The reason this is an issue is because there are those who openly disdain western civilization, and who would reject the centuries of human progress achieved through experience, struggle and a significant amount of bloodshed. They prefer that the mass of men live lives under the restraint of dubious theories.

Not everyone is pleased with the technological accomplishments of mankind. There are some environmental purists who pine for a planet unmarred by man's hand, famine and misery be damned. Likewise there are those zealots that are hostile to individual liberty, because it conflicts with idealilzed notions of humanity as a uniform, conforming hive.

If mankind were to turn away from agriculture, the planet would revert to it natural carrying capacity, necessitationg a compensatory die-off of billions. If mankind were to turn away from the advances that arise from individual rights and individual liberty, the results would be no less disastrous.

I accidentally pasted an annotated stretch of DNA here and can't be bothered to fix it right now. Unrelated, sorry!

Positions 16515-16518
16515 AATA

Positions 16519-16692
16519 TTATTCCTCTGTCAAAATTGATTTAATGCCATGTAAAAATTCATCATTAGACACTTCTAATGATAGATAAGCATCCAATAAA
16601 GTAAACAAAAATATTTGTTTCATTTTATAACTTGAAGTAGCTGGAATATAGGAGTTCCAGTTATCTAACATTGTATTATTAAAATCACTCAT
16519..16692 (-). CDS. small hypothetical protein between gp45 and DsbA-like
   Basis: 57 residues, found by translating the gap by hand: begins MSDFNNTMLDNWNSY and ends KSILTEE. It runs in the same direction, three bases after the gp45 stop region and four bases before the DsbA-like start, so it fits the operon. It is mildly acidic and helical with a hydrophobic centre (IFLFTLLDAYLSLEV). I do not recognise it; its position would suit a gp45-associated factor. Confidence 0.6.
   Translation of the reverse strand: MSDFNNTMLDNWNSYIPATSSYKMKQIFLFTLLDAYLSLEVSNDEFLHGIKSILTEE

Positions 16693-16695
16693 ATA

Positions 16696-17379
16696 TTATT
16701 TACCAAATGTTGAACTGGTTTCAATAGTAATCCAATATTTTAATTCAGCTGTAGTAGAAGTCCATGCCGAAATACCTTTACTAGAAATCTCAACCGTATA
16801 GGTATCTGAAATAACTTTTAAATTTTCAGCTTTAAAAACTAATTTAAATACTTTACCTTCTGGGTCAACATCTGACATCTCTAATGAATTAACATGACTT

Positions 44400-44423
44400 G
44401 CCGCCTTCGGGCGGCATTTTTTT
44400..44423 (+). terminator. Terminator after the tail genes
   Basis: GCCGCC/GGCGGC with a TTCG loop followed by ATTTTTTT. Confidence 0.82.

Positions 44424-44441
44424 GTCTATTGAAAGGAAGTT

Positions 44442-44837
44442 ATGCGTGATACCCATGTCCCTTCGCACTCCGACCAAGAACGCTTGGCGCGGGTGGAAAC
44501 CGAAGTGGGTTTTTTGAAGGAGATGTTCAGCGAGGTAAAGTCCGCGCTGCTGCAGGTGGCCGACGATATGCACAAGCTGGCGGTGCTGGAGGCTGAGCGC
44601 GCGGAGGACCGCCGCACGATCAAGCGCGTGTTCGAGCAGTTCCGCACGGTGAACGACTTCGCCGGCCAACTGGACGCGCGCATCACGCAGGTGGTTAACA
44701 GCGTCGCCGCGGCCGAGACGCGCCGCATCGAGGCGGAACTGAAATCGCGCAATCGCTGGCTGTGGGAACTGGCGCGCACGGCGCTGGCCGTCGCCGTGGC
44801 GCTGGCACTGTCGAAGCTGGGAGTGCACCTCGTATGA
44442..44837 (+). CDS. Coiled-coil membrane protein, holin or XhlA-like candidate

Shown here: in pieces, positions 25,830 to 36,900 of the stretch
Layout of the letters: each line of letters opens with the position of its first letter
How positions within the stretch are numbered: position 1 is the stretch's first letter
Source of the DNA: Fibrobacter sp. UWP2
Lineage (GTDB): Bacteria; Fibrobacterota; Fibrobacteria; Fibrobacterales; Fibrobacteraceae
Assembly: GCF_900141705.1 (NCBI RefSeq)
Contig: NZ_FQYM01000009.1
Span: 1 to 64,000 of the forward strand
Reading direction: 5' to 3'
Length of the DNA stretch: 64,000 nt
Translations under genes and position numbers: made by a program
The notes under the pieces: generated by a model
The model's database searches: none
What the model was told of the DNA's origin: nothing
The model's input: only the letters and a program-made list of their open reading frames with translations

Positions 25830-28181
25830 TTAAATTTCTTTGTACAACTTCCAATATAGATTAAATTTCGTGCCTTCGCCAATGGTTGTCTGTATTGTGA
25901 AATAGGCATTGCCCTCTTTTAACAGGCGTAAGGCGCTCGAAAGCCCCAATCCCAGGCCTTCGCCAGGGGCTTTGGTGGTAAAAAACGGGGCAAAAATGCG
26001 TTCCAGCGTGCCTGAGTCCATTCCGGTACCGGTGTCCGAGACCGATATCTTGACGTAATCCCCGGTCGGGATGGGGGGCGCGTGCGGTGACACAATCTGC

Monday, November 09, 2009


One of the criticisms of federal bailouts of this bank, or that company is that they prop up failure.

Subsdizing a failed industry or business model interferes with the quite natural and beneficial process of eliminating outdated and inefficient institutions and allowing more healthy and vigorous entities to replace them. The prospect of bailouts makes the need for development and improvement less urgent, and risks sustaining failing entities to the overall detriment of everyone else. They are analogous to putting a terminal patient on life support so that she may live long enough to die of something more painful.

Our society does not limit itself to bailing out companies and industries. Its wrong-headedness has led it to blunder into supporting cultural conflicts in the same way that it throws good money after bad on Wall Street. Whereas the financial bailouts of TARP and the stimulus have given us deficits and flabby competetiveness, government patronage of disparate customs has given us the disaster of multiculturalism.